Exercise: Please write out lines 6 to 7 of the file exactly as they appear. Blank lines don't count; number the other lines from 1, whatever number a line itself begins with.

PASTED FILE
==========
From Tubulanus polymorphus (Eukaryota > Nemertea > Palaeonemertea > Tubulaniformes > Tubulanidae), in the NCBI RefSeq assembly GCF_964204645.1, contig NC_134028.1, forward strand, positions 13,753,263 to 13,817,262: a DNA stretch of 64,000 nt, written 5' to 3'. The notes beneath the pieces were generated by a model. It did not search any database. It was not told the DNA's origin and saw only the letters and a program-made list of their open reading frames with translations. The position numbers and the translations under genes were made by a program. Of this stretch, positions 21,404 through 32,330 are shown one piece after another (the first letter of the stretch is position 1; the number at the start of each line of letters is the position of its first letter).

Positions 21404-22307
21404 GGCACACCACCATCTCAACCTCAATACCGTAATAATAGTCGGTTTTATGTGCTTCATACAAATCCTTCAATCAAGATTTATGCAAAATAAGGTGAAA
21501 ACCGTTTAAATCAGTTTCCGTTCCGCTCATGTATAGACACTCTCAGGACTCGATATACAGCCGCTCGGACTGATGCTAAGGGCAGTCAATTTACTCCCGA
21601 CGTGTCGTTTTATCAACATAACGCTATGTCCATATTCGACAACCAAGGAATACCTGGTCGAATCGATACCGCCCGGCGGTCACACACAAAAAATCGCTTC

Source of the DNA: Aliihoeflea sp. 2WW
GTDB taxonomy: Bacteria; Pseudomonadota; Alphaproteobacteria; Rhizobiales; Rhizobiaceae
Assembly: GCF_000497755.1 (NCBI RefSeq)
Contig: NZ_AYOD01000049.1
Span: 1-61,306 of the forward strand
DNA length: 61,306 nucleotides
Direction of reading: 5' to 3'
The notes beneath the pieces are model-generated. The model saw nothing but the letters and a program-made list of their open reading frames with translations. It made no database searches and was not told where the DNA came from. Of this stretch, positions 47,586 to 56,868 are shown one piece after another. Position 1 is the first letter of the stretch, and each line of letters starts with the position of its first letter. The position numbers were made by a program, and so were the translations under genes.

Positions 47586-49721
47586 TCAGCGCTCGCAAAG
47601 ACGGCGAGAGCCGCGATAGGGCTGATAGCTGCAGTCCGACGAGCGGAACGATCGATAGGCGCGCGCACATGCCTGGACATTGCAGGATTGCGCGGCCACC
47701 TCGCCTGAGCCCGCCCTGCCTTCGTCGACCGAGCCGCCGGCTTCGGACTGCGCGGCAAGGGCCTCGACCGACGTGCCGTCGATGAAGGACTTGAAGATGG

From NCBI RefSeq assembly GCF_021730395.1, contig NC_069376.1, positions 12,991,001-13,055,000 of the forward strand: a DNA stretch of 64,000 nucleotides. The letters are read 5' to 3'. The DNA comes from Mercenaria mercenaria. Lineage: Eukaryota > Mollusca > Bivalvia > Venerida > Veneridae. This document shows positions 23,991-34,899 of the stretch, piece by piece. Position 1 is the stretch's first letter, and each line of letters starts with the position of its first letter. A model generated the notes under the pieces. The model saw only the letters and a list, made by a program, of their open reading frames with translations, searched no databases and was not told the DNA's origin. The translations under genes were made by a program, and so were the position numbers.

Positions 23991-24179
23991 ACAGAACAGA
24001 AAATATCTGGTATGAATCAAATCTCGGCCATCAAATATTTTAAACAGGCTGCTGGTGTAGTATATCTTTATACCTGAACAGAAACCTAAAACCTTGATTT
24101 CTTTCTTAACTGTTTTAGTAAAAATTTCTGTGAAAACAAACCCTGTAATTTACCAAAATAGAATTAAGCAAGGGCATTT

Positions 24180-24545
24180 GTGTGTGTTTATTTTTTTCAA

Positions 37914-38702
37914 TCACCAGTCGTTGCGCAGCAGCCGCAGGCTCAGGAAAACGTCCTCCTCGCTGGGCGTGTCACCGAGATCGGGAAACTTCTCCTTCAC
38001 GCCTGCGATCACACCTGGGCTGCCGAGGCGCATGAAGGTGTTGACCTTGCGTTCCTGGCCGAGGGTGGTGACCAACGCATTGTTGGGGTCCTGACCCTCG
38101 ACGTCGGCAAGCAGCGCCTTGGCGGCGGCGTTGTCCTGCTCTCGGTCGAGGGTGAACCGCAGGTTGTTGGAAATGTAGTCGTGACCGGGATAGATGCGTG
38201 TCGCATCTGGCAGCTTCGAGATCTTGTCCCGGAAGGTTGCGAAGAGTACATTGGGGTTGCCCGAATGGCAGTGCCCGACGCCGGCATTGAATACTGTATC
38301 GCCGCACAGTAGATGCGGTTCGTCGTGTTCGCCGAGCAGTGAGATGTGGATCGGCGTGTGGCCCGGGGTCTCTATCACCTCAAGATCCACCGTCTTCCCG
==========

Source of the DNA: Aliihoeflea sp. 2WW
GTDB taxonomy: Bacteria; Pseudomonadota; Alphaproteobacteria; Rhizobiales; Rhizobiaceae